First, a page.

The Banded Coral Shrimp is relatively hardy and boasts an aquarium-suited length that rarely exceeds 3 inches, 6 inches with the antennae. They are most often found in areas with lots of fish traffic, such as on prominent outcrops and large caves or overhangs. The adult Banded Coral Shrimp does not seem to have any natural predators. The symbiosis between the shrimp and the reef community is highly developed to a point where the shrimp can safely enter the mouth and gills of a fish without being eaten. In an experimental setup, a Banded Coral Shrimp was even placed in a tank with an octopus, which is known to eat crustaceans on a regular basis. Even though the octopus was not being fed during the experiment, the shrimp was not eaten for several weeks, until the moment the octopus apparently got too hungry.

It rests by day and becomes active at dusk. In the wild, the Coral Banded Shrimp is nocturnal, hiding under ledges and in caves during the day and feeding at night. In an aquarium, they do best if they have a place to hide during the day. Strong flips of its tail will help the Banded Coral Shrimp to escape in case of danger although no natural predatory enemies are known. The deepest it has ever been found is at the depth of 600 feet, but since the fish that it cleans to gather its food are most abundant in the shallow reefs, it is commonly found just below the low tide line, in waters between 6 to 12 feet deep.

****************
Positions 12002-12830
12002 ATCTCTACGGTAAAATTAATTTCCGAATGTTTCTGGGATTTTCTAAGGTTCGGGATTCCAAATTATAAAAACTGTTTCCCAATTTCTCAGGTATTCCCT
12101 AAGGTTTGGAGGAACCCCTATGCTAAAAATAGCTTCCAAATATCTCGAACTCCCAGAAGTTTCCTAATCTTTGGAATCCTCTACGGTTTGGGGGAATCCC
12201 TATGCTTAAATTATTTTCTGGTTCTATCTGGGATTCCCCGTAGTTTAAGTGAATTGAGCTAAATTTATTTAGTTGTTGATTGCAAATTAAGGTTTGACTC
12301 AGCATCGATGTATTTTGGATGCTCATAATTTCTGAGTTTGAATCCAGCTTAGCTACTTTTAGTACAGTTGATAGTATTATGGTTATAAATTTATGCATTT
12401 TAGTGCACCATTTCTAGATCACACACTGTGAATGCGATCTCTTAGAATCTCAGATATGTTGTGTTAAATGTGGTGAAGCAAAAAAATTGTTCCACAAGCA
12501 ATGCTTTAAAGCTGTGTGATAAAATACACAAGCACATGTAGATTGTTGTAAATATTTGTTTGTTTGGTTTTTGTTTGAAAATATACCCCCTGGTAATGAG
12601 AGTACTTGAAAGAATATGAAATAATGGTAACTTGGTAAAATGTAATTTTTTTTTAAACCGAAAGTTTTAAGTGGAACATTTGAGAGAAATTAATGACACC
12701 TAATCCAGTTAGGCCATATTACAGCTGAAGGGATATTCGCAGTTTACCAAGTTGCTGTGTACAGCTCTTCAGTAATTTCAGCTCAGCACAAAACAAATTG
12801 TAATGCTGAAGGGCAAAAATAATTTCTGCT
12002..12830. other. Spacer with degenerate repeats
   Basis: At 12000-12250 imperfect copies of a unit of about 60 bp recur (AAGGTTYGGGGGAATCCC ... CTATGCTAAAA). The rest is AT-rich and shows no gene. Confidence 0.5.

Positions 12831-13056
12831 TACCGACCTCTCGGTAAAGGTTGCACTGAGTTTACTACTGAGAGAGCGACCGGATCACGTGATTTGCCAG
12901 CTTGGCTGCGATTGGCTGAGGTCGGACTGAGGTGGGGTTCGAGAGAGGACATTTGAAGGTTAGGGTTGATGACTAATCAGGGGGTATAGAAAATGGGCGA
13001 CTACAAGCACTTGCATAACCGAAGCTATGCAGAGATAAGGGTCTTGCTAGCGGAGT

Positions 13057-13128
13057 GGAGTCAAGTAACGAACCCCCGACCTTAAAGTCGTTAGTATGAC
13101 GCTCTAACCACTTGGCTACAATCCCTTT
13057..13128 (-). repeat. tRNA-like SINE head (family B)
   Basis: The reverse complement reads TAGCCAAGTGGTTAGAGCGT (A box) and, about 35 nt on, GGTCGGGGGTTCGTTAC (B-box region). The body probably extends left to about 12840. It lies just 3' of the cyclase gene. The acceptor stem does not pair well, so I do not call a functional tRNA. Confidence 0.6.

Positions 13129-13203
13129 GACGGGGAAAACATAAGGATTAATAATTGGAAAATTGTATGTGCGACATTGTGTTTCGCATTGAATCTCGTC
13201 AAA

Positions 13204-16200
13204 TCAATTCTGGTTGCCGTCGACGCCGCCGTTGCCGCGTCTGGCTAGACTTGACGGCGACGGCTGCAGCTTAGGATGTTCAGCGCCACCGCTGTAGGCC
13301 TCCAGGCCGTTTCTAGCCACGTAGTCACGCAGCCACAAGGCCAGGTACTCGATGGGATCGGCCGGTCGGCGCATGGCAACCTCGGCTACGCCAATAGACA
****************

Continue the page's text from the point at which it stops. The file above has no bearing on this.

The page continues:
Shrimps in general and Coral Banded Shrimps, in particular, are very sensitive to shifts in water chemistry, with drastic changes in pH being a prime killer when putting a shrimp into an aquarium. For this reason, take your time when acclimating shrimps.  The pH of the water should be in the range of 8 to 8.4. The ideal temperature is 72 to 80°F. The minimum tank size should be about 30 gallons so that it gets enough space to move around freely.

It can be kept with aquarium fish, corals, and other invertebrates. But it can pinch the corals and anemones, and steal their food, for which many do not consider it a very good choice for reef aquariums.it can also attack other members of the same species, along with small shrimp, worms, and other crustaceans like snails, corals, and hermit crabs. Do not keep it along with lionfish, eels, snappers, and triggers. These fish are large and they can eat up the small banded coral shrimp.

 

Tony Palacios